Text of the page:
If you don’t do many routine tasks, you may not have an immediate use in mind for this kind of application. However, I am convinced that going forward the most productive people will be using automated workflows to do more and more of their routine work. Zapier is my favorite of the automation apps I’ve tried. I have several “zaps,” as they’re called, going at any given time. Udemy has a good starter course on Zapier if you’re interested in giving it a try.

6. DON’T STAGNATE.

This last item is more a rule than a tip. The point is that it’s not enough to master the list of popular productivity technologies of today. Rather, it is incumbent upon you to continually update your personal operating system. If you don’t, you send a not-so-subtle signal to your colleagues that you are out of date, that your skills have gotten dull. While your mind may be as sharp as ever, by ignoring or failing to learn new technologies you diminish your professionalism. Your goal is to become nimble enough with technology to continue to pick up the latest technologies throughout your career.

If you are in danger of sliding out of date, here are some habits you may want to adopt:

  • Try out one new app per month. This article on the best new apps for iPhone and this one for Android are good places to start.
  • Start listening to one of the many technology-focused podcasts, such as those listed here.
  • Volunteer to learn a new technology and teach it to your team at work.
  • If you have a hobby or side project or belong to any organizations, channel your enthusiasm for your passion project into learning a new technology - for example starting a blog site or creating a visual communication product with a new design software.

 

One of the best things you can do during your business education - whether self-administered or university-led - is to double down on your commitment to boosting your productivity and getting up to date on the latest technologies. That, dear readers, is my challenge to you. May you embrace it with gusto.

What Belongs In Your Business Education Portfolio

Here’s university education in a nutshell: First, the university deems me talented enough to succeed by putting me through an admissions process. Next, the university provides a series of hurdles for me to clear, primarily courses that I must complete. The courses are of varying levels of difficulty and quality, and I have a fair amount of choice over which courses I take, so my set of hurdles may be higher or lower than my classmates’, but no matter. After I complete the requirements the university has set out for me, it grants me a diploma and allows me to carry around the university’s brand name for the rest of my working life.

 

With the university’s stamp of approval, I am able to access higher quality and better paying jobs. Which is a pretty good thing because in exchange for this process, I have paid the university a pretty penny. I need a high-paying job in order to be able to pay off my students loans.

 

But what if higher education didn’t actually work like this at all? What if education were actually a transformation that occurred inside of the learner’s mind? What if professors were neither task masters nor the arbiters of my success but were rather guides in a process of transformation that I, the student,  was ultimately in charge of? What if I could learn not just in the classroom but also in the real world? And what if everything I learned, no matter where I picked it up, could “count”?   It sounds lovely, but of course there is a problem with this method of learning. Who will be there to attest to the change the learner has gone through?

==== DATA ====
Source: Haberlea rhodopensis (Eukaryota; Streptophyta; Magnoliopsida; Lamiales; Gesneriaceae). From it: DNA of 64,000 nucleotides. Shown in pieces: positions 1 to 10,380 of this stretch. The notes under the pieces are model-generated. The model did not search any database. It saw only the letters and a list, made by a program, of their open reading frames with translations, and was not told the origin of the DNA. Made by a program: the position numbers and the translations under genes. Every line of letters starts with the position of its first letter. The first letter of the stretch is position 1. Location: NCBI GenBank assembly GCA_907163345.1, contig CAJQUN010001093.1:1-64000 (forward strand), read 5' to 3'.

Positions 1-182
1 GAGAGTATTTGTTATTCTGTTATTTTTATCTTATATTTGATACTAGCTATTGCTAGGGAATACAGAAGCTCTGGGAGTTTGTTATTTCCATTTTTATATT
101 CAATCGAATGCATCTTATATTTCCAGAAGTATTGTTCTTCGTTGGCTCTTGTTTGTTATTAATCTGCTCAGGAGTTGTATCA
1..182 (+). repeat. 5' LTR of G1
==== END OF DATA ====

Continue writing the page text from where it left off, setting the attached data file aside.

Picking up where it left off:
In other words, if you direct your own education, how will future employers know that you’re qualified to hire?

 

This, of course, is exactly the situation at hand.

The credential problem

 

When I started the No-Pay MBA project, I set out to complete the equivalent of a two-year MBA program in three years of part-time study. I have used MOOCs and other free and low-cost online resources to complete this education. I based my course progression on the curricula of top-flight MBA programs.   Now that I am nearing the end of my program - I expect to finish in May of 2016 - I have proven (at least to myself) that I am capable of learning what is taught in business school, even if I wasn’t willing to drop a hundred-fifty grand to do it.  And I have indeed gone through an internal transformation. However, I am still left with what I have come to think of as “the credential problem.” Who will legitimize my transformation so that I can take it into the job market and be paid for it?

 

Ultimately, I would like for my business studies - and yours - to provide a direct pathway to increased employment prospects. But new survey data from the Graduate Management Admissions Council shows that we still have a ways to go toward that goal. Currently only 8% of recruiters in the US see MOOCs as a viable alternative to business school (other regions view MOOCs more favorably).   I’ve thought about various solutions to this problem. Would a university grant me ‘credit’ for the courses I’ve taken? How much would they charge to do it? Would I be willing to pay $5,000 for that service? $10,000? Would I be willing to trade in my No-Pay MBA for a degree from a lower-tier university? Or would I hold out for a degree from a mid- or top-tier school? It seemed unlikely that the better business schools would go in for a scheme like this, and I wasn’t sure I was willing to pay even a modest sum for a lower-tier degree. I even thought briefly about creating my own credential, which I could grant to others who go through my program, but ultimately I rejected the idea. Quality control seemed much too difficult, and it seemed like a risky business overall.